A Chinese biotech firm has declared “screening out” babies with Down’s syndrome is a “cash cow” funding the growth of the whole business.
The admission comes from a spokesperson for BGI Group – a Chinese genetics conglomerate whose main business is offering non-invasive prenatal tests, primarily used to diagnose Down’s syndrome.
In a segment from an Aljazeera documentary titled Genesis 2.0, the spokesperson gestures towards a digital map of the world and says: “You can see clearly, especially for Down’s syndrome, we have nearly two million samples all over the world. This part is, what we call, BGI’s cash cow, making money to support the growth of the whole group.”
Dismissing a query over potential ethical concerns, she coldly adds: “…with the use of our technology, we could avoid the birth of birth defect, like a Down’s syndrome birth, a Down’s syndrome child, we can screen them out, we can avoid the birth of them.”
Responding to the video, parents of those with Down’s syndrome expressed shock and anger at the comments.
One such mother commented: “She says ‘defect’, I say ‘difference’. That’s all it comes down to. And she had no answer to his questions about ethical implications.”
Another mother tweeted: “Well, we knew this inside, people try to cover it in CHOICE. But really, no. It’s profiting from discrimination. I actually feel sick.”
This isn’t the first time BGI group or it’s co-founder and Chairman, Wang Jian, has courted controversy.
In 2018, the businessman caught the media’s attention for saying in an interview it would be a “disgrace” for any of BGI Group’s 7,000 employees to have a child with a birth ‘defect’.
Wang said: “It would mean that we are fooling society and just eyeing others’ pockets.” He added that there are no known serious congenital diseases among the 1,400 infants that have been born to the company’s employees.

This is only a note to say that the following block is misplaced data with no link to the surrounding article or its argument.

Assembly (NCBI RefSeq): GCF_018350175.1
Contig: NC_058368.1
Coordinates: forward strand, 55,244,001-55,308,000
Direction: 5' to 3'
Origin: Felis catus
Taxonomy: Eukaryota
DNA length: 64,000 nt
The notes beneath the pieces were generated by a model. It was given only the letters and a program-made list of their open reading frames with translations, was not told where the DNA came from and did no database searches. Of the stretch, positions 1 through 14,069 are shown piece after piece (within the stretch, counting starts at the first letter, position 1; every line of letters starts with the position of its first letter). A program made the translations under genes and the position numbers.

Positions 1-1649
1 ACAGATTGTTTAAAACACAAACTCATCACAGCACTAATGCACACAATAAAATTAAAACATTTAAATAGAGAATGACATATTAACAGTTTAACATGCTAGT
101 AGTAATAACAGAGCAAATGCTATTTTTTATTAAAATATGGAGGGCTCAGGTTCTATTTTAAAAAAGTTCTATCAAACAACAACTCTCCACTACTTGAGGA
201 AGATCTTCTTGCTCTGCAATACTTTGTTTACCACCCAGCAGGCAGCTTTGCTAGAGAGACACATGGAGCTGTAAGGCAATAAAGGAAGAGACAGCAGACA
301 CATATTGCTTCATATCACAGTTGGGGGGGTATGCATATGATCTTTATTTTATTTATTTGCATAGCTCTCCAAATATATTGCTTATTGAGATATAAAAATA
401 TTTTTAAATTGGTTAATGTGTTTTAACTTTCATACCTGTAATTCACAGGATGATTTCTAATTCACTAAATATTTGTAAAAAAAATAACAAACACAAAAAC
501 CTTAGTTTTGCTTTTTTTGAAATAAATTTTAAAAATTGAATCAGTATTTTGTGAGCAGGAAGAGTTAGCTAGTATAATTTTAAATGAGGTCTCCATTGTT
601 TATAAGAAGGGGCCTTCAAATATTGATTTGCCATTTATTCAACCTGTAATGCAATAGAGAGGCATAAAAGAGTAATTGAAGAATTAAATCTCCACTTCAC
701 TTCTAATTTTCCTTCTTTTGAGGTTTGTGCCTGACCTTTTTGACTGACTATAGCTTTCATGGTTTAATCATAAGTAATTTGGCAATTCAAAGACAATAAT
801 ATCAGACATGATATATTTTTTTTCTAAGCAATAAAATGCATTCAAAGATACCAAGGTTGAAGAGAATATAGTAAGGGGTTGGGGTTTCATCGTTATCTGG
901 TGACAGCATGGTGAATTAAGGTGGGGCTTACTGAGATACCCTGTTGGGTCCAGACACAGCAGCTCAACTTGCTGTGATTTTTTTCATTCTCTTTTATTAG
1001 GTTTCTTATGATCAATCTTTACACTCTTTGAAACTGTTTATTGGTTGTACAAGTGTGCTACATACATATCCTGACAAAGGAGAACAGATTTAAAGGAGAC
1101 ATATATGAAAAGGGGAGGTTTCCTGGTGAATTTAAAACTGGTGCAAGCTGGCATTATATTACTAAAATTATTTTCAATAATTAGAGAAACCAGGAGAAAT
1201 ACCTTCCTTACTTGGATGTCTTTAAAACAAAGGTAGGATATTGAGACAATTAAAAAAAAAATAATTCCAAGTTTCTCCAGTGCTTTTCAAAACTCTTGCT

Wang doesn’t just want to eliminate children with Down’s syndrome and other disabilities, he also wants to promote a eugenicist mindset across the whole of China and prevent those with “a worrisome combination of genes” from having babies.
In the same interview, he said: “China has 85 million disabled [people], and 70 to 80% of these disabilities are from birth defects.
“We can really prevent this. We can do pre-marriage testing – to flag relationships in which partners carry a worrisome combination of genes – and prepregnant, prenatal.”
BGI Group’s core fertility business, BGI Genomics, generated more than half of the company’s revenue according to the company’s annual report.
The company claims it had processed over 4 million non-invasive prenatal tests globally by the end of 2018.
In its annual report, BGI group said “[translation] various product lines have been established in various fields of birth defect prevention” and expressed a desire to “expand” to prenatally diagnose for deafness and other genetic abnormalities.
Figures published last year found the number of babies born with Down’s syndrome has dropped by 30% in NHS hospitals that have introduced new non-invasive prenatal tests.
The release of the figures came shortly after the release of a report revealing that pregnant mothers who refuse to abort their children with Down’s syndrome are being pressured by some medical professionals to change their decision.
Currently, 90% of babies with Down’s syndrome identified in the womb are aborted in England, Wales and Scotland.
A spokesperson for Right To Life UK, Catherine Robinson said:
“Our current law allows babies with Down’s syndrome to be aborted right through to birth. Already 90% of babies diagnosed in the womb with Down’s syndrome are aborted in Great Britain.
“The Government has previously admitted that no assessment was made of the impact the roll-out of non-invasive prenatal tests will have on the lives of people with Down’s syndrome. In an answer to a parliamentary question the Department of Health confirmed that ‘…no assessment was made of the impact of NIPT on the number of abortions, Down’s syndrome community and medical professional and society’s attitudes towards people with Down’s syndrome.’
“Now there is clear evidence the tests are leading to more babies with Down’s syndrome being aborted it’s time that the Government pulled the rollout, and stopped being a ‘cash cow’ for companies like BGI.”
“Our culture’s narrative of celebrating diversity and championing inclusion amount to nothing but empty words when as a society we develop and promote tests whose foreseeable consequence is the elimination of people with certain types of diversity.
“The fact that the birth rate of babies with Down syndrome has already fallen by 30% in hospitals where the test has been rolled out is scandalous and confirms campaigners’ fears.”